PS-Conference-CenterIt’s the fifth Southern California Energy Summit, produced by Burke Rix Communications, and hosted by the Coachella Valley Association of Governments and the Coachella Valley Economic Partnership. The perfect setting, the sunken Palm Springs Convention Center, its sloping roof and great glass windows opening to the San Jacinto mountains. There’s a buzz in the exhibit hall.

Tom Kirk, Executive Director of CVAG opens the conference and brings the Mayor of Palm Springs, Steve Pougnet, to the stage. Pougnet’s city has achieved great sustainability gains, but he chooses not to list Palm Springs’ accomplishments, but instead to spur action in sustainability. “Give yourself a goal, make that your cause. When you come back next year, ask yourself, what have you actually done?”

Throughout the day are megatrends. This group, as well as our distinguished policymakers, have huge aspirations for renewables. There is a clear recognition that the industry is changing, self-generation is stripping utility loads as is efficiency. Meanwhile the “elephant in the room” is the price of natural gas. It is now powering 62% of California’s electricity appetite.

The industry is in a tremendous state of change: The poles and wires business is rapidly becoming two-directional, decentralized, and democratized. With $2 billion spent on smart meters in California – and virtually full deployment – “it’s time to use them.” Then there’s the deployment of EVs and greater levels of electric mass transportation. Will the ISO be necessary in years to come if preferred resources, including storage, operate within microgrids?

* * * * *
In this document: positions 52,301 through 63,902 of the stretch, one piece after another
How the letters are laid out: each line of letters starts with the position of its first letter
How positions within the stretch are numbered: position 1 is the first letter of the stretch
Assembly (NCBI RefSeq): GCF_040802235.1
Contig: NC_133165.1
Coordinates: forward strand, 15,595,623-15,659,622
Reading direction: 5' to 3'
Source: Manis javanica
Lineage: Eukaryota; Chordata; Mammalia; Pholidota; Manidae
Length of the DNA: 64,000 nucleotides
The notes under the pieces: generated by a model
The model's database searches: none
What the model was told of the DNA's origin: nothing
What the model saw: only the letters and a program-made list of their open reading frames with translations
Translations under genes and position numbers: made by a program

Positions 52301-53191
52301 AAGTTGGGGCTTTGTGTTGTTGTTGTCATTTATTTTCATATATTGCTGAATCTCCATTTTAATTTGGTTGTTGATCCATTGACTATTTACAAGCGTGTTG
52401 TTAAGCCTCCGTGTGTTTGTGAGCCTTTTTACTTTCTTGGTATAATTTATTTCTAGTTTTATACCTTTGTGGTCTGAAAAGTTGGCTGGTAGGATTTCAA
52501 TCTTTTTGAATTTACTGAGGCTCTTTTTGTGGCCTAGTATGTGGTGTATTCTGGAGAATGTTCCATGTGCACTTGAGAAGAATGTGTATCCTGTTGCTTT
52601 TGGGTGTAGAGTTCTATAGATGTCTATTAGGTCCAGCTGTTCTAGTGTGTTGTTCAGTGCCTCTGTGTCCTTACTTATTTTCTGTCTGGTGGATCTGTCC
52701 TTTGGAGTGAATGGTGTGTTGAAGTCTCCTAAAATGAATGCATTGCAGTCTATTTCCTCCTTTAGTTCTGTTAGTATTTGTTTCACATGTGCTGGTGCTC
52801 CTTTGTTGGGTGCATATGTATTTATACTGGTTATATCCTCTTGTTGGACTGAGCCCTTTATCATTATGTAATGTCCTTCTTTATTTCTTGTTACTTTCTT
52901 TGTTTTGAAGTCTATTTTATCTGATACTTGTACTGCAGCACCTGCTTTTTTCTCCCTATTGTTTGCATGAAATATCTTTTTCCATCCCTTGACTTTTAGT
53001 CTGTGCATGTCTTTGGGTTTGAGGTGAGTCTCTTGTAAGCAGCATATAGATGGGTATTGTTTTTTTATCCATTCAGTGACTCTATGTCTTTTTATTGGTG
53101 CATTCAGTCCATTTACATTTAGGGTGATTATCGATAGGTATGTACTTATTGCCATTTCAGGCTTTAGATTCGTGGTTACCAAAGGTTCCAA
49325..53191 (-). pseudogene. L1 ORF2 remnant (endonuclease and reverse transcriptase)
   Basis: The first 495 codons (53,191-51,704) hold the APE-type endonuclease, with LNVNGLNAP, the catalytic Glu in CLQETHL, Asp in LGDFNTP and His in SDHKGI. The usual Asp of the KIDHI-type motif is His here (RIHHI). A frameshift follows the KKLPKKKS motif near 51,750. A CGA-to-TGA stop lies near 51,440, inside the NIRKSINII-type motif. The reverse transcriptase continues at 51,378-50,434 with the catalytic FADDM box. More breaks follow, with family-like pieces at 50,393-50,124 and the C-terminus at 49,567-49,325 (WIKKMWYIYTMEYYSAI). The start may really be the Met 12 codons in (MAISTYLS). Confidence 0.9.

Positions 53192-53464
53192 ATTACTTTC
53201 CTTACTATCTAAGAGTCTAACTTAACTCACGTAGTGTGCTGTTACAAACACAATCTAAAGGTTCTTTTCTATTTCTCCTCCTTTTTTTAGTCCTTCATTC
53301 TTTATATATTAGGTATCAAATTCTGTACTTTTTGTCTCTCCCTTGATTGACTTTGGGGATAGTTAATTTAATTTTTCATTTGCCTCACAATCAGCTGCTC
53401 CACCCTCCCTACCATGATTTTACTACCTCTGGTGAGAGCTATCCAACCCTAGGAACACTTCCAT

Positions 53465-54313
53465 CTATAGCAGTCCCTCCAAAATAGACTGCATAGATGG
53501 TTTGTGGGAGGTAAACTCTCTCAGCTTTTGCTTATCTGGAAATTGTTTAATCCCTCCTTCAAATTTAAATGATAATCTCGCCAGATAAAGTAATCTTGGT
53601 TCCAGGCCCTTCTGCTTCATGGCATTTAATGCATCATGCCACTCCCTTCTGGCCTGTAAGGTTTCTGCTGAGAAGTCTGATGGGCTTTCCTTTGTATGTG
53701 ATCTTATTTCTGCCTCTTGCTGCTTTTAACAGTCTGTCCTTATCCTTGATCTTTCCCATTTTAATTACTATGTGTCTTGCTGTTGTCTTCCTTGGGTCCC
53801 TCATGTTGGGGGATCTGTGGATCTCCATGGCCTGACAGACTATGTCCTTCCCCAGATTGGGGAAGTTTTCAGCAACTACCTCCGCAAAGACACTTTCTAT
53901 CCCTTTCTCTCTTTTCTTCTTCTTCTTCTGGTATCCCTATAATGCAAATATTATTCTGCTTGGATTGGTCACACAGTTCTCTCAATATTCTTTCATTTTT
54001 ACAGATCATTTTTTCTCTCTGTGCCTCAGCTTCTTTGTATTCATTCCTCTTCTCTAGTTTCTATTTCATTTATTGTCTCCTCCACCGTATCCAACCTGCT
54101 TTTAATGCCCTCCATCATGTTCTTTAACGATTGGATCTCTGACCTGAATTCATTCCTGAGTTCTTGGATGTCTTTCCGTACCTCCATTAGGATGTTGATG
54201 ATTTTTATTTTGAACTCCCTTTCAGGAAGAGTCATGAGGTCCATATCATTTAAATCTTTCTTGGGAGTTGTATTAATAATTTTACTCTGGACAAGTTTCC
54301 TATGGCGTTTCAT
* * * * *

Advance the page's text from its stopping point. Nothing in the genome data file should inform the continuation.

Change is a generous descriptor. Nationally, the electric utility industry needs $2 trillion in infrastructure upgrades, just as there are flat electric sales and mitigating greenhouse gases is the order of the day. And the industry continues to suffer from its longstanding utility orientation of selling a commodity, not services.

Jonathan Weisgall of MidAmerican Energy Holdings Company added to this background. There will be 35 – 50 GW of coal-fired capacity shutting down in next five years. Good news: In the primary state in which he operates, Iowa, wind is a cost-effective resource. His utility has not had a rate increase in 18 years. In fact, he reported, the new wind generation will result in rate decrease. Wind is slated to supply 39% of Iowa’s annual electricity production by 2015.

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